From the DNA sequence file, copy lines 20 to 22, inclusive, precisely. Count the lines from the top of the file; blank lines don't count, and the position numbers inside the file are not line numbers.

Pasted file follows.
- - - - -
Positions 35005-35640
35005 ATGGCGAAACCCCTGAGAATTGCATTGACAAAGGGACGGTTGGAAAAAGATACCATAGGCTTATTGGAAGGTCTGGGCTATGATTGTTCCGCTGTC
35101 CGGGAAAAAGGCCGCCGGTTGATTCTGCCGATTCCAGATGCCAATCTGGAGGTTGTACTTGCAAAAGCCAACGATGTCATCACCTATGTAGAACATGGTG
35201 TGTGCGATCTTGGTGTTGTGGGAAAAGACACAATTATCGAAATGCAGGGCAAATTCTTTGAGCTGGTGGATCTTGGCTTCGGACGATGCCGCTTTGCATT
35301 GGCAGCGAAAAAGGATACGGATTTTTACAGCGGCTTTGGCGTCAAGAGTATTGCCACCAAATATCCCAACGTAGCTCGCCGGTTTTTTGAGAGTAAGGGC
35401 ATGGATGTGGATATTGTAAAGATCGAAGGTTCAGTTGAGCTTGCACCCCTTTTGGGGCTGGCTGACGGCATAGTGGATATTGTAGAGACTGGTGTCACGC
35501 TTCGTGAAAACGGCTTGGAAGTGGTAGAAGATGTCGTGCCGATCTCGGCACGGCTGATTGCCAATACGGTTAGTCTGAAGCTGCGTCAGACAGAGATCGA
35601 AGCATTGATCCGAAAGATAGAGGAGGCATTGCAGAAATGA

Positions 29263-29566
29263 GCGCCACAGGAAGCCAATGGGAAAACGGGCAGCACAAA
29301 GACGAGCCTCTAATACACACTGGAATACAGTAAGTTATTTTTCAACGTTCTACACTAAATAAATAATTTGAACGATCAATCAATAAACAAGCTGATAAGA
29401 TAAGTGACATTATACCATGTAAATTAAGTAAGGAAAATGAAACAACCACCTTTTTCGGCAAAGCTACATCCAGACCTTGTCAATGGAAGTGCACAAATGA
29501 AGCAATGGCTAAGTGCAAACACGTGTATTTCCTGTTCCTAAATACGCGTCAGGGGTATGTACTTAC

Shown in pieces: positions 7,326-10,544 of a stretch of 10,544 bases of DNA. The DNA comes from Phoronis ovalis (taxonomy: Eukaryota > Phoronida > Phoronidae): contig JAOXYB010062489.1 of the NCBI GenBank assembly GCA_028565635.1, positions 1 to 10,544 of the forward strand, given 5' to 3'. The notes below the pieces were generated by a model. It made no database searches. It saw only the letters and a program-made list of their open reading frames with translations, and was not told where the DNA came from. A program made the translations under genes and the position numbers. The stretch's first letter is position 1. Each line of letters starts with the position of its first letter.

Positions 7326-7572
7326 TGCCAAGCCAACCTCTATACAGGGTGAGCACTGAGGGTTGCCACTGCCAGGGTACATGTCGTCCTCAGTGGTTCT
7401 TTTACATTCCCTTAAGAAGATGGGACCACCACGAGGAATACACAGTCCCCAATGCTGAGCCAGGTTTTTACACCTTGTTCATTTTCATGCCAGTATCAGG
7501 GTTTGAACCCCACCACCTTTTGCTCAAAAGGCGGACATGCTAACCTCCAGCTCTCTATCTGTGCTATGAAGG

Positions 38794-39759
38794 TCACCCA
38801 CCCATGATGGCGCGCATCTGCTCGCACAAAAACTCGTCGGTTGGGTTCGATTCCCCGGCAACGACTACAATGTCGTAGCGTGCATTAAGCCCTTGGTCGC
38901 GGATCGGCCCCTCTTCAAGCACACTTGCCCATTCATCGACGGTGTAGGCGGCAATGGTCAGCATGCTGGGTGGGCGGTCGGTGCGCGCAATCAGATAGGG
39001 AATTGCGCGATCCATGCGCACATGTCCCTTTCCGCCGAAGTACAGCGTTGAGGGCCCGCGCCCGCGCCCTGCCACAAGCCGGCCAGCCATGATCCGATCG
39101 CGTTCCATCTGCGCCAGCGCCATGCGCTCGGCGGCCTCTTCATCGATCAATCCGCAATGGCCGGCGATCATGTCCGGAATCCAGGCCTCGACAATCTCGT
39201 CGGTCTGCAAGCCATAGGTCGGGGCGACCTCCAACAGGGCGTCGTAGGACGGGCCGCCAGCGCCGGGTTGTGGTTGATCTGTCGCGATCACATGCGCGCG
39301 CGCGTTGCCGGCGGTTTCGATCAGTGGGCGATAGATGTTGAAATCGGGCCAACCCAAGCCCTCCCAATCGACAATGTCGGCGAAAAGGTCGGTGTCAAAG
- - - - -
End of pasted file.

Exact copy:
38794 TCACCCA
38801 CCCATGATGGCGCGCATCTGCTCGCACAAAAACTCGTCGGTTGGGTTCGATTCCCCGGCAACGACTACAATGTCGTAGCGTGCATTAAGCCCTTGGTCGC
38901 GGATCGGCCCCTCTTCAAGCACACTTGCCCATTCATCGACGGTGTAGGCGGCAATGGTCAGCATGCTGGGTGGGCGGTCGGTGCGCGCAATCAGATAGGG